Human rights groups have called for the immediate and unconditional release of up to 20 men arrested on suspicion of homosexuality in Senegal in the past week.
The International Gay and Lesbian Human Rights Commission (IGLHRC) and PAN-Africa ILGA have sent a letter to the Senegalese Minister of Justice demanding the men’s release.
At least seven and perhaps as many as 20 gay men have been arrested in Dakar, the Senegalese capital, since the morning of Sunday 3 February after a popular local magazine, Icones, published photographs of a marriage ceremony between two Senegalese men.
The wedding is believed to have taken place in a discrete location in Dakar more than a year-and-a-half ago. Sources report that the photographs were sold to the sensationalist magazine by the photographer for 1,500,000 ($3000) CFA francs.
The arrests were reportedly undertaken upon the orders of Mr. Asane Ndoye, head of the Senegalese Police’s Division of Criminal Investigation. It is unclear where the men are being held.
“Mass arrests of people simply because they are gay terrorize the entire community,” said Paula Ettelbrick, executive director of IGLHRC. “The inhuman treatment of gay men and lesbians must stop. We call upon the world community to enforce international human rights law.”
“We are afraid for our lives, especially those of us shown in the photographs,” said Jean R., a Senegalese gay activist who spoke to ILGA and IGLHRC from a hotel where he is seeking refuge. “Some of us have gone into hiding and others are fleeing the country.”
Senegal is one of the few Francophone African countries that penalize homosexuality. Under Article 3.913 of the Senegalese penal code, homosexual acts are punishable by imprisonment of between one and five years and a fine of 100,000 ($200) to 1,500,000 ($3,000) CFA francs. While there are occasional arrests and convictions of gay men under the Article, social stigma and blackmail are the most prevalent abuses faced by gay men in the country.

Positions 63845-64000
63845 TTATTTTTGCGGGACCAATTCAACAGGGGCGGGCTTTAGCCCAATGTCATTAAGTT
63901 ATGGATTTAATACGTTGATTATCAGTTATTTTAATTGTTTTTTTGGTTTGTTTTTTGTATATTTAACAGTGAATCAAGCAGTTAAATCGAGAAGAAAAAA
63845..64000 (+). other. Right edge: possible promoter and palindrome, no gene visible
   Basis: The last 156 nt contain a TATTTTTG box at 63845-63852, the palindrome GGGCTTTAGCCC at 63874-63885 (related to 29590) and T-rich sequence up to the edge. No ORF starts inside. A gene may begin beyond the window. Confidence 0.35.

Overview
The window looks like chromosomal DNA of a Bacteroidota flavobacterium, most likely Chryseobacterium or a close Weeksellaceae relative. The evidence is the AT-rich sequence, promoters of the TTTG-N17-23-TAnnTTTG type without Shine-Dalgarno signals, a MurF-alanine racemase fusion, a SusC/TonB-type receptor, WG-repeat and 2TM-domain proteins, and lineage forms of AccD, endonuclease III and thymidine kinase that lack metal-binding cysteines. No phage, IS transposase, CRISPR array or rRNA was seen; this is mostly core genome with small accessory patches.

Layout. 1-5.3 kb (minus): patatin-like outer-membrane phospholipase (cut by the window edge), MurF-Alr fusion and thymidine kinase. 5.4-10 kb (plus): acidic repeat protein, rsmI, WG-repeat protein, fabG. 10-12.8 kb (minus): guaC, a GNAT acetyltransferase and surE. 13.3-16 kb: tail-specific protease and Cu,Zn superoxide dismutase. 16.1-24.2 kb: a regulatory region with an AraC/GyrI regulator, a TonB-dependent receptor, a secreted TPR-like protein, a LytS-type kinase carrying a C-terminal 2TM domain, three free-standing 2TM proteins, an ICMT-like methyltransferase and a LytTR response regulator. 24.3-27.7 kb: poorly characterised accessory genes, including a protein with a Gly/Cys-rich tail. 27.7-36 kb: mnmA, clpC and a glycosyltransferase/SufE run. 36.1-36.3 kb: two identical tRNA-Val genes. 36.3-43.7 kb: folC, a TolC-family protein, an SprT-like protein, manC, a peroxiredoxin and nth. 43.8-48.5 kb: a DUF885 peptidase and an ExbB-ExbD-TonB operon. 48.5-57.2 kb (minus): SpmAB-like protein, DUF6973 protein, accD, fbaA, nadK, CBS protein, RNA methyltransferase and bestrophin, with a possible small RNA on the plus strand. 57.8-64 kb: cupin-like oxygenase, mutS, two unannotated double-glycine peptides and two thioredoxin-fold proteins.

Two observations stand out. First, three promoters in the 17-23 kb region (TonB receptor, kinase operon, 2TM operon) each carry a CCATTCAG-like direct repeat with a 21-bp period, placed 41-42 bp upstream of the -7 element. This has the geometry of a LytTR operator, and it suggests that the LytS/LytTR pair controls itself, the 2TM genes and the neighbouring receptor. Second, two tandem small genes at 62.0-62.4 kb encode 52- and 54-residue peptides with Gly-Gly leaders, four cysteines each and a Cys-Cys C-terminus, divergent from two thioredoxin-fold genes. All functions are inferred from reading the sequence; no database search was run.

“Many consider Senegal to be one of the most progressive African countries on the issue of homosexuality,” said Joel Nana, IGLHRC’s Program Associate for West Africa. “The government has included a commitment to fighting HIV among men who have sex with men in its national AIDS response plan since 2005. That’s why we found these arrests to be very distressing.”
IGLHRC and Pan-African ILGA have expressed concern as to whether Senegal is well-suited to host the upcoming International Conference on AIDS and STIs in Africa (ICASA), scheduled to take place in Dakar in December 2008.
“There will be no room for an open and inclusive discussion on the human rights dimensions of HIV in the face of such harassment,” said Danilo da Silva, co-chair of Pan-African ILGA, a federation gathering over 40 lesbian and gay groups from all parts of Africa. “We expect more from a leading country like Senegal.”